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The state tree of Illinois has been the white oak, or Quercus alba, since 1973. Previously, the state tree was the native red oak, but it was changed after 900,000 school children were polled to select the official symbol. This is a deciduous tree, which means that it sheds its leaves in the fall of each year. Native to the eastern portion of North America, this species is widely found throughout the Midwest. The town of Rochelle and the grounds of the governor's residence are two the sites where the "official" state trees are on display.
The state tree of Illinois is not a very tall tree, reaching a maximum height of about 100 feet (30 meters). Typically, this tree grows to about 65 to 85 feet (about 19.5 to 25.5 m) in height, and it can sometimes be wider than it is tall. Despite the tree's name, the color of its bark is not white, but light gray. The bark can be flaky and often peels, with smoother areas seen in patches in some older trees. The bright green leaves of the white oak are typically 5 to 9 inches long (about 13 to 23 centimeters).
White oaks usually grow best in rich soil that is well drained, on slopes and on terraces. They tend to thrive in lower elevations, though they are also found in some areas of the Appalachian Mountains. Mountainous trees, however, do not grow as easily, and may appear only as shrubs. The state tree of Illinois may live as long as 600 years.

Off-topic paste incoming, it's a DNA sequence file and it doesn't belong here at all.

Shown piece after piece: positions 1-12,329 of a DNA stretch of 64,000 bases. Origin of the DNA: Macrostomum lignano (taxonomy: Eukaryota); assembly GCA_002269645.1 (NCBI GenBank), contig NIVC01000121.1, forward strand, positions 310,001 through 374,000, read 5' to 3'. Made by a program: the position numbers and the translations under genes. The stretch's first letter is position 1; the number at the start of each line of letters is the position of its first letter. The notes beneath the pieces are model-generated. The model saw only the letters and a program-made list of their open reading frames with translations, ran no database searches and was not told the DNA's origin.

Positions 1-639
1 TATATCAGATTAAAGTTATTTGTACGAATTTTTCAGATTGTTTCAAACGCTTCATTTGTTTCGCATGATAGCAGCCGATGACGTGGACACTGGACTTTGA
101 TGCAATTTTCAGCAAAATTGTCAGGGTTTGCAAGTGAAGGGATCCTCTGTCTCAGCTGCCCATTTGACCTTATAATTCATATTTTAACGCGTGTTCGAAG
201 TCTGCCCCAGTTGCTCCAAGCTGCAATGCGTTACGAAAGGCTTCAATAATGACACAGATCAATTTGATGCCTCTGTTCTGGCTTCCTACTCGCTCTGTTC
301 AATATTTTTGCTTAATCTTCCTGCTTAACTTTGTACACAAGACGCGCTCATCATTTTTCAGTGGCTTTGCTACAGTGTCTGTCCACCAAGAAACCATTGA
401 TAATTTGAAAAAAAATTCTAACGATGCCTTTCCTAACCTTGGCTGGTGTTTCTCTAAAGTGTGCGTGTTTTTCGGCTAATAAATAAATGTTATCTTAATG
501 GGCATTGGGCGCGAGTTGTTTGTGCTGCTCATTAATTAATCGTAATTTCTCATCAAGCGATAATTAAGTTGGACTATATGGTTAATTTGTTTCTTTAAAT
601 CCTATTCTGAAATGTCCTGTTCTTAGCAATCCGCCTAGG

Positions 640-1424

Reddish colored flowers appear within the leaves of this species in early spring. In the autumn, the leaves turn to shades of red or purple before falling off the tree. White oaks also produce acorns in the fall, starting at about 20 years of age, that mature annually. Acorns produced by the state tree of Illinois are an important food source for many animals and birds. The tree is also important to birds such as the woodpecker, that find bugs easily under its flaky bark.
The light brown wood of this tree is hard, durable, and beautiful, making it popular as a commercial wood. It is often used in making cabinetry and flooring, and is a staple of mission style furniture. In Japan, this wood is used to create weapons used in martial arts because of its strength and resistance to splintering.